The process drawing application allows you to add multiple activities, supporting documentation, sticky notes, create sub-processes for each activity in your process, and much more. 

This article describes how to use the software to map out your processes. You might want to first check out the article on our process mapping methodology to understand the principles first. 

Article outline:

  1. Videos. (a) Short Overview and (b) Running virtual workshops & using the UPN approach 

  2. Switching between edit/view modes

  3. Drawing activities and flowlines

  4. Adding resources

  5. Adding additional documentation 

  6. Changing layout of the diagram

  7. Creating drilldowns/sub-processes

1 (a) Video overview

Watch this video for an overview of how to use our application to draw process diagrams. 9 mins will save you hours and boost your productivity. You can also scroll down to read about it. 

(First tip: why not open this on another device, tab, or another screen to refer to while you work through this in Elements.)

1 (b) Running virtual workshops & using the UPN process approach

This video gives you more detail in setting up and running great virtual workshops.
Part 1 Is about preparing for great virtual workshops. Part 2 (from 5:05) is a more in depth understanding of how to use the UPN approach to capture processes faster and engage stakeholders in improving and enriching them. Here's a 20 minute masterclass from Walter:

Alternatively, read on and get stuck in yourself...

2. Switching between edit/view modes

When you first create a map, Elements knows that you are editing and will open the blank diagram in edit mode. From then on, however, even as an editor, Elements assumes that you are viewing content. So, if you want to edit, once you have opened a diagram, change it to edit mode by expanding the top toolbar and clicking on the pencil icon.

(If you don’t edit anything for a few minutes, you will lose the edit lock on the diagram and have to click on SWITCH TO EDIT again. Also, the top bar with the edit button may be hidden using the blue arrow buttons)

3. Drawing activities and flowlines

Activity boxes:

Drag “Activity Box” from the left palette, or if you prefer to close the left panel, double click on the canvas to create an activity box. Double click on an activity box to edit the text.

You can also see useful edit shortcuts by clicking on the "?" icon in the top toolbar:

Roll over an activity box (don’t click) and blue "x" line handles appear outside the edge of the box.

Click and drag a line from the highlighted handle.

Select "Add Activity", terminator, or connector as appropriate, or click on the canvas to leave a floating line.

To link existing boxes, drag the end of the line into the center of another activity box or to a specific anchor point.

Another way to drag lines out, add boxes, or link boxes, is first to select an existing box:

Click on the "+", then drag, let go, and select “Add activity”.

(Useful tip: hold Ctrl down (cmd on Mac) when you click and drag from an activity box handle to reverse the direction of the line.)

Line text:

Double click on the line text (or orange dot) to edit. Select the text and then click and drag the text or orange dot to move.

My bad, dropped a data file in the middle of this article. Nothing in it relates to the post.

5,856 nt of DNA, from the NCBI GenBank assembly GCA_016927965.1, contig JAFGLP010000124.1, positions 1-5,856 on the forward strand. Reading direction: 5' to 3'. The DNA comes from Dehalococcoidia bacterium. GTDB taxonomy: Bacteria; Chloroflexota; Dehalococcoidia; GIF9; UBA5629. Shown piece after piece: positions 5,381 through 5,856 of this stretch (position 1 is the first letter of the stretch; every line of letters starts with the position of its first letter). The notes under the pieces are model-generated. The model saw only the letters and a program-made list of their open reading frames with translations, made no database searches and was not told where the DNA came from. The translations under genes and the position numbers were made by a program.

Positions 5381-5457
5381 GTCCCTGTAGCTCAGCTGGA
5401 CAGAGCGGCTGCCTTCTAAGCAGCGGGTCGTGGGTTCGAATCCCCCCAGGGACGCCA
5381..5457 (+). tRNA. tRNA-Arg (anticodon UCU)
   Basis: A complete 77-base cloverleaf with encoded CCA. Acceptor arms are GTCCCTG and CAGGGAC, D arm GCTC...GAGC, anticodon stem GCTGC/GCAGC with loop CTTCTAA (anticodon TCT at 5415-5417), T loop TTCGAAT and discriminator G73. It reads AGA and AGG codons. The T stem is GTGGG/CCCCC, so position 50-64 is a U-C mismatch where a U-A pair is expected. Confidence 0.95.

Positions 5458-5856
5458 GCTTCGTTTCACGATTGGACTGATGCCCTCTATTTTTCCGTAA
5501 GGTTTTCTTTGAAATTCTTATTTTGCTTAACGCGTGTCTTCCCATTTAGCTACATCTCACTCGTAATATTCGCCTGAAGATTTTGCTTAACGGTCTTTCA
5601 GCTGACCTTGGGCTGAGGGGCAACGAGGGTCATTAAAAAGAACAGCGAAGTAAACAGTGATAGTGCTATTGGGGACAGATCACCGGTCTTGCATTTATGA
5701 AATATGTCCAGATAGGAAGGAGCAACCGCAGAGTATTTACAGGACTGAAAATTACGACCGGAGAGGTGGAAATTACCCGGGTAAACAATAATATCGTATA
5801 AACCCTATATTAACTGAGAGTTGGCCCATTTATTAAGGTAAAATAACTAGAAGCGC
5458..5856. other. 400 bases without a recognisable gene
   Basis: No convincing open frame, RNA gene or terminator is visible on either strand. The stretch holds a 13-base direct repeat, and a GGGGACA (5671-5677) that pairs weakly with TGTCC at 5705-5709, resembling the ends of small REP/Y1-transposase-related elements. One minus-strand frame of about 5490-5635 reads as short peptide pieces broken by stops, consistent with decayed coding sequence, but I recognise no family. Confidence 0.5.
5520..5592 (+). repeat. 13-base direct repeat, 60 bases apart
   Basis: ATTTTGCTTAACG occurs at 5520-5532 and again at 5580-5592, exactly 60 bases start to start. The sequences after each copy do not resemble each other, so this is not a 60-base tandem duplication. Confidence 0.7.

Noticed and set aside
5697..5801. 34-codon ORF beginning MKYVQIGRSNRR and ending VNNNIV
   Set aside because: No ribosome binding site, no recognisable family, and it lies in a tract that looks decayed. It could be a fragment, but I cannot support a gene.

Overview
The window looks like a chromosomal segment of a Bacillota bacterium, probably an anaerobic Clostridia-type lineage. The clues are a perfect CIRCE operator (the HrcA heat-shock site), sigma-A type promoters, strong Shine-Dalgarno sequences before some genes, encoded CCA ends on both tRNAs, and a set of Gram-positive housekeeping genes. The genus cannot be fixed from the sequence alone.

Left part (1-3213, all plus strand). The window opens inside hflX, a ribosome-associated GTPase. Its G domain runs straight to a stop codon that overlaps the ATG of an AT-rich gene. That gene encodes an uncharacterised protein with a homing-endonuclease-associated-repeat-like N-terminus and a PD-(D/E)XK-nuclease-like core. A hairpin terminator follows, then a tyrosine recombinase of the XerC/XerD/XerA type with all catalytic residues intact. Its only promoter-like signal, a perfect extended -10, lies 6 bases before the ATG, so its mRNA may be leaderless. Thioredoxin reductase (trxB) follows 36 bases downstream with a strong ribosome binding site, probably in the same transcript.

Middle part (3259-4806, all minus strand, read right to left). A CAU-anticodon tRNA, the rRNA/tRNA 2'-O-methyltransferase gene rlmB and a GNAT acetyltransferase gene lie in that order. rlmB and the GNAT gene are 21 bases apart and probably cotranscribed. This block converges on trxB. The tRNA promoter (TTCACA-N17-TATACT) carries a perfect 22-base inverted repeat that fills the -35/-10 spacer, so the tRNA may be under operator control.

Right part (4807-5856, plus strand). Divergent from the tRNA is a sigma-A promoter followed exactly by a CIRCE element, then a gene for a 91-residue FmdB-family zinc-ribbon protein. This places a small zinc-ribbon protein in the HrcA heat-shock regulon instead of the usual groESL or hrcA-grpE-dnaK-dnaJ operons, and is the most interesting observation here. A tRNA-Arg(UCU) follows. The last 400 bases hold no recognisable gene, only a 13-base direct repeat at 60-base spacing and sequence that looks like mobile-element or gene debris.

Note: line text does NOT auto-wrap and cannot be sized by dragging. You need to put in (or remove) any returns manually.

4. Adding resources

You can add single or multiple resources to an activity box. 

Useful resources:

Right click on an activity and select “Add resource”. Start typing the name of the resource in the search box. The list of available resources will appear. If the resource does not exist, click "Create new" in the left bottom corner. 

5. Adding additional documentation 

At any point you can add additional documentation to either the activities or the canvas of the process itself.

Useful resources:

You can right-click on an activity and choose "Add links" option to attach either a rich text note, a URL link, a data table, or an image to an activity to provide any additional information you need. You can also use the left panel to drag and drop text areas, sticky notes, and images onto the canvas.

6. Changing layout of the diagram

When you drag activities to move them, alignment guides will automatically appear on the canvas. Alternatively, you can highlight multiple activities and use the "align and distribute" icon on the top bar to tidy up diagrams quickly. See the Alignment and Sizing page if you need more detail.

7. Creating drilldowns/sub-processes

First, why not have a quick look at this short video snippet:

Right click and select “Add drilldown”. This creates a new diagram which is the "child diagram" of this activity box.

When you initially create a new drilldown, any inputs and outputs to the parent activity are copied to the left and right of the screen as appropriate to guide you as to the scope you should be mapping between. However, these are guides/reminders only – they do not stay in sync. Often a high-level input might be a summary, whereas in the child diagram, that one input becomes multiple detailed inputs.

If you want to delete a drilldown, you can right-click on the ‘drilldown’ corner, top-left on the box. Deleted drilldowns will be saved as a map in the "deleted maps" folder. You can get to them on the "maps" window under the Process menu option in the Elements Home browser tab.

Diagram scope and intent:

There are huge benefits to being clear about WHAT you are mapping and WHY – ideally before you start [click for more detail]. You can enter the "diagram intent" in the right-hand panel (click on the blue arrow button to show it/hide it). It will be then available to your viewers if they click for more information in view mode. 

Make sure you go on to review how to manage spaces

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